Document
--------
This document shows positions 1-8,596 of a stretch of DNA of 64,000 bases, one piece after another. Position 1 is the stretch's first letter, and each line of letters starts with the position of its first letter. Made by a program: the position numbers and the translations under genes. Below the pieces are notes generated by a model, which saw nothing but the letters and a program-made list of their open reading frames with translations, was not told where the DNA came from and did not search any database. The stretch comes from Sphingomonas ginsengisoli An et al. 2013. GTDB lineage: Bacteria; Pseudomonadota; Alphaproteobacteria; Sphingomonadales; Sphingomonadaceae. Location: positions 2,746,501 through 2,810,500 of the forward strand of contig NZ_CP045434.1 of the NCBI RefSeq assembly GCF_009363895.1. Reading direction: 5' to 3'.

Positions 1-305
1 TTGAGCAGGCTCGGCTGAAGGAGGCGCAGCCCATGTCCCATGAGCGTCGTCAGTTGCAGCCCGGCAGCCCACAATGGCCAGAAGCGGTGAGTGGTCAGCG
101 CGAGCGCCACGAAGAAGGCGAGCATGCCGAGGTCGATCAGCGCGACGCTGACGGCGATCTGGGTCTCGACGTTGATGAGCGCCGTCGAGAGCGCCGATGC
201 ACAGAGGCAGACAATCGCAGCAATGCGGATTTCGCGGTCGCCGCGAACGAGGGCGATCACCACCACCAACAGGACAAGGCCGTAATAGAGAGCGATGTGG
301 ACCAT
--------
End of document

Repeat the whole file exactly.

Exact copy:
This document shows positions 1-8,596 of a stretch of DNA of 64,000 bases, one piece after another. Position 1 is the stretch's first letter, and each line of letters starts with the position of its first letter. Made by a program: the position numbers and the translations under genes. Below the pieces are notes generated by a model, which saw nothing but the letters and a program-made list of their open reading frames with translations, was not told where the DNA came from and did not search any database. The stretch comes from Sphingomonas ginsengisoli An et al. 2013. GTDB lineage: Bacteria; Pseudomonadota; Alphaproteobacteria; Sphingomonadales; Sphingomonadaceae. Location: positions 2,746,501 through 2,810,500 of the forward strand of contig NZ_CP045434.1 of the NCBI RefSeq assembly GCF_009363895.1. Reading direction: 5' to 3'.

Positions 1-305
1 TTGAGCAGGCTCGGCTGAAGGAGGCGCAGCCCATGTCCCATGAGCGTCGTCAGTTGCAGCCCGGCAGCCCACAATGGCCAGAAGCGGTGAGTGGTCAGCG
101 CGAGCGCCACGAAGAAGGCGAGCATGCCGAGGTCGATCAGCGCGACGCTGACGGCGATCTGGGTCTCGACGTTGATGAGCGCCGTCGAGAGCGCCGATGC
201 ACAGAGGCAGACAATCGCAGCAATGCGGATTTCGCGGTCGCCGCGAACGAGGGCGATCACCACCACCAACAGGACAAGGCCGTAATAGAGAGCGATGTGG
301 ACCAT